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The Real Employment Picture For Disabled People Remains Grim

If the disability community is to expect the highest of results for its people, then it needs to stop celebrating mediocrity and positively re-enforcing token approaches to employment. 

What kind of jobs are disabled people really in? Are they getting paid the minimum wage or above it? Are they skilled enough to have growth within the organisation they work for?

If you’re going by the general opinion of most disabled New Zealanders, access to employment is still difficult, sometimes even impossible. Stigma’s still exist, as do stereotypical ideologies towards how little benefit hiring a disabled person has for a business. Yes it’s getting better, as proved by Fairfax Media who won big at the 2017 Attitude Awards for its employment of people with disabilities.

Why Are We Celebrating Such A Small Number Of Positive Results?

A grand total of 11 people who identify as disabled are employed by the news giant. The majority of those employments came from the “Creative Spirit” scheme. In an organisation where 1800 people are employed, this is a token addition that wouldn’t derail the general day-to-day progress at all. For those 11 people, it’s awesome, and Fairfax should be congratulated for at least making the effort.

But there are several questions that need answering before a clearer picture of the actual reality of what’s happening can be seen.

Are these people employed in roles that are visible to the wider community? Is their role giving anything back to the wider community? Are they included in all social events of the organisation they work for? Are they being paid as much as their non-disabled peers working in similar roles?

Being employed in a way that’s visible to the wider community is important. Nobody is attempting to belittle the employment that these people have within Fairfax. Nor is anyone trying belittle the roles that dozens of disabled people have in the workforce outside of Fairfax. Many businesses around the country hire people with disabilities.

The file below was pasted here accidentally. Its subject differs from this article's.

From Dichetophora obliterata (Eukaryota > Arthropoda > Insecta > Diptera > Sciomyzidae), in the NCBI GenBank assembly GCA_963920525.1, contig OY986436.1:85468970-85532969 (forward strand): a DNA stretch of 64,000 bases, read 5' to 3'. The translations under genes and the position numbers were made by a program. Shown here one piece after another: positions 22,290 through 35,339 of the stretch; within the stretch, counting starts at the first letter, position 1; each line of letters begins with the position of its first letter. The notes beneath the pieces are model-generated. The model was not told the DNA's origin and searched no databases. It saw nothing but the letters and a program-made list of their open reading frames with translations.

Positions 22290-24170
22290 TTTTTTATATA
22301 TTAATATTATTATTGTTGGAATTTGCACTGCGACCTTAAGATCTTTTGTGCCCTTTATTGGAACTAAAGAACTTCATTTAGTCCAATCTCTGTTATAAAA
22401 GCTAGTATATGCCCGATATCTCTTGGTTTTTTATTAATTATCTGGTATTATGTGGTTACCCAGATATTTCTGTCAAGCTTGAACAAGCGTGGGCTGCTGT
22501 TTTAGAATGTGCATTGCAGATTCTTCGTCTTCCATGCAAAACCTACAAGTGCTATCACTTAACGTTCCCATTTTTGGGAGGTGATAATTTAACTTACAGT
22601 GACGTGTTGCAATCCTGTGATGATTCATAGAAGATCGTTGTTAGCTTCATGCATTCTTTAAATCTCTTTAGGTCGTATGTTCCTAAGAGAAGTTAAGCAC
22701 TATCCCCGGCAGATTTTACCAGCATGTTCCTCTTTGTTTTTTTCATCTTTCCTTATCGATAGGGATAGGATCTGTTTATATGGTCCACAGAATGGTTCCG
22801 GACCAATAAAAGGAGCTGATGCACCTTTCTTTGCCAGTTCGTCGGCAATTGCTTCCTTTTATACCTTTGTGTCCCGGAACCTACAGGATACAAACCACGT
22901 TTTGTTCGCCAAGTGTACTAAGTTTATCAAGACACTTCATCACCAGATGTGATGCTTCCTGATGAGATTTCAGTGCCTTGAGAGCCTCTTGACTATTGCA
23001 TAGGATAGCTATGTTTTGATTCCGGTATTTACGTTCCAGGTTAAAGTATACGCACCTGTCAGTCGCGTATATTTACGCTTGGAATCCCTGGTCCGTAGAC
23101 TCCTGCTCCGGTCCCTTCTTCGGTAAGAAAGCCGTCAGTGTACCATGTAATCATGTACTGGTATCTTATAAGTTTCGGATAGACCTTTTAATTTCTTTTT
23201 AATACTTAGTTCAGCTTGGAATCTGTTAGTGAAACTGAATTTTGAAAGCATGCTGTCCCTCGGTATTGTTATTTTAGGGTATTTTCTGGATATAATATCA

I’m simply telling you to look at the bigger picture, because there is nothing worth celebrating right now. Don’t believe me? Look at the financial poverty that thousands of disabled people are living in right now, and while you’re at it, take a look at how they’ve been discriminated against when trying to get a job, simply because of a disability.

“Creative Spirit” did little to help them… much like the DPO’s and the Service Providers who are supposed to raise these issues have done little to help the everyday disabled New Zealander. And before you tell me to not centralise this to disability – there are already advocates working on behalf of other marginalised communities.

The Road To 1000 Disabled People In The Workforce

Perhaps there can be cause for celebration when we can say that 1000 disabled people are in New Zealand’s workforce. Not only that, they’d all be paid the minimum wage, or above, and have realistic room for genuine growth in whatever role they were working in.

When you take into account 24% of the population identifying as having a disability, which by the way was the estimation back in 2013, you’re talking about 1.1million people. How significant is 1000 people in paid employment when you compare? Little, nothing more than a drop in the ocean really.

But it’s a significant improvement on what is being over-celebrated in the wake of the Fairfax Media award.

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